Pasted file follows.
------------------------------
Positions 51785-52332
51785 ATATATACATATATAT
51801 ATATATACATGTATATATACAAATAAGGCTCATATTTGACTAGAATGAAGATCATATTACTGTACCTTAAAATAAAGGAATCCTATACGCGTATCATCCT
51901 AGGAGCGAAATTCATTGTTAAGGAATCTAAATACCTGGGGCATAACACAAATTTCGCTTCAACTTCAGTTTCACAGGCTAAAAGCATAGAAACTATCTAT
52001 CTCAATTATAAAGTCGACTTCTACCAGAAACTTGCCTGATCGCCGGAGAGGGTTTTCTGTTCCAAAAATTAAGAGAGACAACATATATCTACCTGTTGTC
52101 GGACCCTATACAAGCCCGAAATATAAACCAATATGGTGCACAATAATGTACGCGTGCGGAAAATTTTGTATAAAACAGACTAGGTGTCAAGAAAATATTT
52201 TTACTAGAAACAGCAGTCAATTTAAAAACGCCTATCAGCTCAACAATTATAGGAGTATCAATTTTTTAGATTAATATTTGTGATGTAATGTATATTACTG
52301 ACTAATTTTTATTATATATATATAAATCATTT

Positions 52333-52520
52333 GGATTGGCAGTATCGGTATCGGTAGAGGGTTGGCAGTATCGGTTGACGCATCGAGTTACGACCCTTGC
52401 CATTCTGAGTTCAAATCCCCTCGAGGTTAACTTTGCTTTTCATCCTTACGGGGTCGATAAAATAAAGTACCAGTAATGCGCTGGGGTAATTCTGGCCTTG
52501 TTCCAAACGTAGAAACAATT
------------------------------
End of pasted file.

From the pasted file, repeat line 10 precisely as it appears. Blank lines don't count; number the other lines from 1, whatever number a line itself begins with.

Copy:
52333 GGATTGGCAGTATCGGTATCGGTAGAGGGTTGGCAGTATCGGTTGACGCATCGAGTTACGACCCTTGC